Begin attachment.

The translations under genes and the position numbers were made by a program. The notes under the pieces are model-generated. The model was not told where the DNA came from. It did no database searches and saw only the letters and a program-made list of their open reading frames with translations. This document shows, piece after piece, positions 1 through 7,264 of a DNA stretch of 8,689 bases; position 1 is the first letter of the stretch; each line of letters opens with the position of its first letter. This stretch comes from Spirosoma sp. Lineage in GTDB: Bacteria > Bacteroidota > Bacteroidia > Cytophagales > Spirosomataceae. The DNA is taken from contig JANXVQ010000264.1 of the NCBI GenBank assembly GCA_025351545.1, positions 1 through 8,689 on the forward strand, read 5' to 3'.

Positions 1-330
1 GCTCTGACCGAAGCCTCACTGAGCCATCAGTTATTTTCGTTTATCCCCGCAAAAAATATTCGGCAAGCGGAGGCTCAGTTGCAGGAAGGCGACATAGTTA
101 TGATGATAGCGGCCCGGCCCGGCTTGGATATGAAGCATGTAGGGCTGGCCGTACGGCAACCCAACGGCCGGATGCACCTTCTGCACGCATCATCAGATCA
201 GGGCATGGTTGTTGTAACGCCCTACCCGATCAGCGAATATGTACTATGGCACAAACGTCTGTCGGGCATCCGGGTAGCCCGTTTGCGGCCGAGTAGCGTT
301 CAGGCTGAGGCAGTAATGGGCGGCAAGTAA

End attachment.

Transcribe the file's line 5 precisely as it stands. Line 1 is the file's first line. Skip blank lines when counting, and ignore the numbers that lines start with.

201 GGGCATGGTTGTTGTAACGCCCTACCCGATCAGCGAATATGTACTATGGCACAAACGTCTGTCGGGCATCCGGGTAGCCCGTTTGCGGCCGAGTAGCGTT